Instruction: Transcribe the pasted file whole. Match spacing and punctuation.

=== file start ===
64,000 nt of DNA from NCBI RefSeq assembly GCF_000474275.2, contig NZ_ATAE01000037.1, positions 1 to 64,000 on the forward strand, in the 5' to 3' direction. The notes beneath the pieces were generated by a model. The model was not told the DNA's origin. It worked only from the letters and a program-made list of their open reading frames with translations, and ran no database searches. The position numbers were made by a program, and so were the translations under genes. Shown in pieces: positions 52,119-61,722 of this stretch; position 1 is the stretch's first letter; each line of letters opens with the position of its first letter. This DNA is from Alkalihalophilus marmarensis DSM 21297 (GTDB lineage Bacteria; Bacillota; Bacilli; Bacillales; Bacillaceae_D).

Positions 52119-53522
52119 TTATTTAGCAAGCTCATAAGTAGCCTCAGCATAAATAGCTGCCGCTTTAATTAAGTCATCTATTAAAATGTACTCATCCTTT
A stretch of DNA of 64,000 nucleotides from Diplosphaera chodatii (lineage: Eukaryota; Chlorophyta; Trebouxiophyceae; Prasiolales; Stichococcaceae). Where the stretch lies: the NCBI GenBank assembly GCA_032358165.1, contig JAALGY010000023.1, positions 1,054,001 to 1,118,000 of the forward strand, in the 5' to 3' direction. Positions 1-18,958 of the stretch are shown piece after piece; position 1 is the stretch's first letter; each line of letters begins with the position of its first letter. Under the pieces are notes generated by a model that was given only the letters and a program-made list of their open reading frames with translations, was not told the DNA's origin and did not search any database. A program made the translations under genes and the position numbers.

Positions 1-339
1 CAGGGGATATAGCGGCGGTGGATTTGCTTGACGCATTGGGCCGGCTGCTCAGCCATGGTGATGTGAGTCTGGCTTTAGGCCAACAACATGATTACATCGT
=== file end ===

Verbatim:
64,000 nt of DNA from NCBI RefSeq assembly GCF_000474275.2, contig NZ_ATAE01000037.1, positions 1 to 64,000 on the forward strand, in the 5' to 3' direction. The notes beneath the pieces were generated by a model. The model was not told the DNA's origin. It worked only from the letters and a program-made list of their open reading frames with translations, and ran no database searches. The position numbers were made by a program, and so were the translations under genes. Shown in pieces: positions 52,119-61,722 of this stretch; position 1 is the stretch's first letter; each line of letters opens with the position of its first letter. This DNA is from Alkalihalophilus marmarensis DSM 21297 (GTDB lineage Bacteria; Bacillota; Bacilli; Bacillales; Bacillaceae_D).

Positions 52119-53522
52119 TTATTTAGCAAGCTCATAAGTAGCCTCAGCATAAATAGCTGCCGCTTTAATTAAGTCATCTATTAAAATGTACTCATCCTTT
A stretch of DNA of 64,000 nucleotides from Diplosphaera chodatii (lineage: Eukaryota; Chlorophyta; Trebouxiophyceae; Prasiolales; Stichococcaceae). Where the stretch lies: the NCBI GenBank assembly GCA_032358165.1, contig JAALGY010000023.1, positions 1,054,001 to 1,118,000 of the forward strand, in the 5' to 3' direction. Positions 1-18,958 of the stretch are shown piece after piece; position 1 is the stretch's first letter; each line of letters begins with the position of its first letter. Under the pieces are notes generated by a model that was given only the letters and a program-made list of their open reading frames with translations, was not told the DNA's origin and did not search any database. A program made the translations under genes and the position numbers.

Positions 1-339
1 CAGGGGATATAGCGGCGGTGGATTTGCTTGACGCATTGGGCCGGCTGCTCAGCCATGGTGATGTGAGTCTGGCTTTAGGCCAACAACATGATTACATCGT